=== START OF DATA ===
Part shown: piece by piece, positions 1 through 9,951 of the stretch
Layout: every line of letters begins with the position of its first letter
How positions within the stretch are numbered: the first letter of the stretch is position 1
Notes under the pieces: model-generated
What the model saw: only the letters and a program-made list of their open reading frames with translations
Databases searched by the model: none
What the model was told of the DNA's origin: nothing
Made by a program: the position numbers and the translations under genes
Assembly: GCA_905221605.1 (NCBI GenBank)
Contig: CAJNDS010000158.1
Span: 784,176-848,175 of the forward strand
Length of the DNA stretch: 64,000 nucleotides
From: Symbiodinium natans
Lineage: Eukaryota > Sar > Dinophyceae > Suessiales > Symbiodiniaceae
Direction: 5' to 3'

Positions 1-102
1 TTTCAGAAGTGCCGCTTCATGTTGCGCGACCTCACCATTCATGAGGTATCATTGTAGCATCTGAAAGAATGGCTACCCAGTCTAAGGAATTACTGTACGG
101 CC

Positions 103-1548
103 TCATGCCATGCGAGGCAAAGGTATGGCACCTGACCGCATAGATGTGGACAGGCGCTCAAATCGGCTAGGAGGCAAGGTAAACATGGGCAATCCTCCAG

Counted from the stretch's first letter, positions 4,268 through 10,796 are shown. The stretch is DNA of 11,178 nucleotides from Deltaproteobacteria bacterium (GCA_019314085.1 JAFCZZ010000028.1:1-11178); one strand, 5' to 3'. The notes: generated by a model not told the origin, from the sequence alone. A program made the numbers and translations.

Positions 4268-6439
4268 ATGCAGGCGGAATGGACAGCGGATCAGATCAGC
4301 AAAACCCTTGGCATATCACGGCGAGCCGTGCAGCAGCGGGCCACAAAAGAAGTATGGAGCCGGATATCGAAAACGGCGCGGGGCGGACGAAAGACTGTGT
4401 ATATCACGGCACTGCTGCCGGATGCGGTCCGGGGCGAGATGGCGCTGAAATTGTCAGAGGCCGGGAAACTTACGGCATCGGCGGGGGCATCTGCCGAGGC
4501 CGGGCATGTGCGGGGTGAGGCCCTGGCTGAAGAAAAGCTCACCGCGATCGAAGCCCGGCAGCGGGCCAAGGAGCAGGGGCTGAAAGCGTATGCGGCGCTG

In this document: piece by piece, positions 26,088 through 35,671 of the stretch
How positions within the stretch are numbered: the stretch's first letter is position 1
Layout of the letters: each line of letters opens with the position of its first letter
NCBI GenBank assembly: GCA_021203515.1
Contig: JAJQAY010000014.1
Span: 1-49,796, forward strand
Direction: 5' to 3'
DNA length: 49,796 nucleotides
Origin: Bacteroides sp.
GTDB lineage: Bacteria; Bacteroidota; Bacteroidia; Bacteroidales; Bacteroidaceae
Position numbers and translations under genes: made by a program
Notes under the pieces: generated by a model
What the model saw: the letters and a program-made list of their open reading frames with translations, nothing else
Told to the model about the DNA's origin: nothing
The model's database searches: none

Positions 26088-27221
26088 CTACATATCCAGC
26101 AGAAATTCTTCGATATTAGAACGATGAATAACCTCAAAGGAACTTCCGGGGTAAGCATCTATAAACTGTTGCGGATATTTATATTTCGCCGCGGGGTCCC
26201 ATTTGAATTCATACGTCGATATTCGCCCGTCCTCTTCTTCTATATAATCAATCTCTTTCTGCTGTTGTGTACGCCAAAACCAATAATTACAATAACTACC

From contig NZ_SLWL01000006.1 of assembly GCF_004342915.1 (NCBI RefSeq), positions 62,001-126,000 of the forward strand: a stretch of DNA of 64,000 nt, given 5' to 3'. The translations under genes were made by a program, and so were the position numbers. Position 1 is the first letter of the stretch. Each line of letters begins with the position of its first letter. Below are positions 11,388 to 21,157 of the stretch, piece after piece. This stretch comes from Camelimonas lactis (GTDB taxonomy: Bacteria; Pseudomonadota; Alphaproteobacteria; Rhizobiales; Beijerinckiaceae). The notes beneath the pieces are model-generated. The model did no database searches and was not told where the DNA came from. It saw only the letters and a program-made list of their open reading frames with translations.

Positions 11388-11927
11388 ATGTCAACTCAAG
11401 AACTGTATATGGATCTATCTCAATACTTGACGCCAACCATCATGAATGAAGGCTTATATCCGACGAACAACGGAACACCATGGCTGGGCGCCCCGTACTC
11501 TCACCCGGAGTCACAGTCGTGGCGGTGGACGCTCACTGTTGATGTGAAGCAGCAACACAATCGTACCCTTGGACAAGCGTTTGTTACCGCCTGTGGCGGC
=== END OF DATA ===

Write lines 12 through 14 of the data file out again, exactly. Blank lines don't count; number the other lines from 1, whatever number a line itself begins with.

Length of the DNA stretch: 64,000 nucleotides
From: Symbiodinium natans
Lineage: Eukaryota > Sar > Dinophyceae > Suessiales > Symbiodiniaceae